At least nine law firms have announced legal actions on behalf of Red Hat investors in the wake of the Linux seller's restatement of three years of financial results.
Red Hat Chief Executive Matthew Szulik and Chief Financial Officer Kevin Thompson "intended to...deceive the investing public regarding Red Hat's business, operations, management, and the intrinsic value of Red Hat's publicly traded securities and enabled defendants to sell 1.9 million shares of their stock for proceeds exceeding $35.6 million," according to one suit, brought by Lerach Coughlin Stoia & Robbins in U.S. District Court in North Carolina. That and at least two other suits allege violations of the Securities Exchange Act of 1934.
In a response, Red Hat spokeswoman Leigh Day said, "As with any lawsuit, we are prepared to defend the company," but declined to comment further.
Following a June 16 recommendation from its auditor, PricewaterhouseCoopers, from , its primary money source. Previously, it recorded one-twelfth of an annual subscription each month regardless of when the subscription was sold; afterward it began booking revenue only on the day it was sold.
The result is that although the company received the same amount of revenue, it received much of it a few days or weeks later. The change meant that Red Hat had net income of 7 cents per share for fiscal 2004 instead of 8 cents, and in one quarter, ended Nov. 30, 2002, had a net loss of more than $440,000 instead of net income of $214,000.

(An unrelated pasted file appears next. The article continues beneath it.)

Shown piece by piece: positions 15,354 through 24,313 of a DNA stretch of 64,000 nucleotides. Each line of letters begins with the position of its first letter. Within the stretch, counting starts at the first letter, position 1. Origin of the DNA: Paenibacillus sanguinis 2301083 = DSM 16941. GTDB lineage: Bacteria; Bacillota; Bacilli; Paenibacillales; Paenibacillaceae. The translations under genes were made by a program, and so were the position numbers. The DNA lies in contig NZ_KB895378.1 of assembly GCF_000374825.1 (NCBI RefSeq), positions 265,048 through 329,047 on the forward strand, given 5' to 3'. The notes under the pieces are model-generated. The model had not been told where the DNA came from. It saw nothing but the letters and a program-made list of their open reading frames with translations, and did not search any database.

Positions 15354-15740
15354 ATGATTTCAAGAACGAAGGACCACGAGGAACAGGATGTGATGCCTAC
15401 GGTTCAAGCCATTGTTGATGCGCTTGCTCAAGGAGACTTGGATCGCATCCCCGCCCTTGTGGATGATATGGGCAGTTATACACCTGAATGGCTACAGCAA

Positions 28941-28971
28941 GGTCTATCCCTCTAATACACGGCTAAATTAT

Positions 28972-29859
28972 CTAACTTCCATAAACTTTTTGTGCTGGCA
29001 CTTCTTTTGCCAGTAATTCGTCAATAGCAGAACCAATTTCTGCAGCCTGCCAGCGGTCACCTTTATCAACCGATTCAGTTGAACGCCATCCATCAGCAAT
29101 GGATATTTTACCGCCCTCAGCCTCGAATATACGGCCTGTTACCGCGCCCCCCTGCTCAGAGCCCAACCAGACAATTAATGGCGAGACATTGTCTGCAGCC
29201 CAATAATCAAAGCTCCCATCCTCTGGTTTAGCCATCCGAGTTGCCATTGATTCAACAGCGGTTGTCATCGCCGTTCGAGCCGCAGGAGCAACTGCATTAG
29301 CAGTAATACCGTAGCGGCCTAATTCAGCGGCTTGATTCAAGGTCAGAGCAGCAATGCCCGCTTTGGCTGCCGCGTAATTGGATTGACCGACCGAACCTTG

Red Hat's stock plunged 23 percent Tuesday after the Raleigh, N.C.-based company announced the change and that the Securities and Exchange Commission had submitted a "comment letter" about Red Hat's annual report.
In other events mentioned in some lawsuits, , a move that also sent the company's stock down at the time. Red Hat said the SEC discussion, revenue change and resignation were unrelated events.
Other firms that have filed suits include Goodkind Labaton Rudoff & Sucharow; and Chitwood & Harley. The suits seek class-action status for investors and compensation from Red Hat.
The next phase in the cases likely will be a consolidation of the various suits under a lead plaintiff, said Christopher Keller, lead attorney for Goodkind Labaton's case, followed by a likely amendment to the complaint.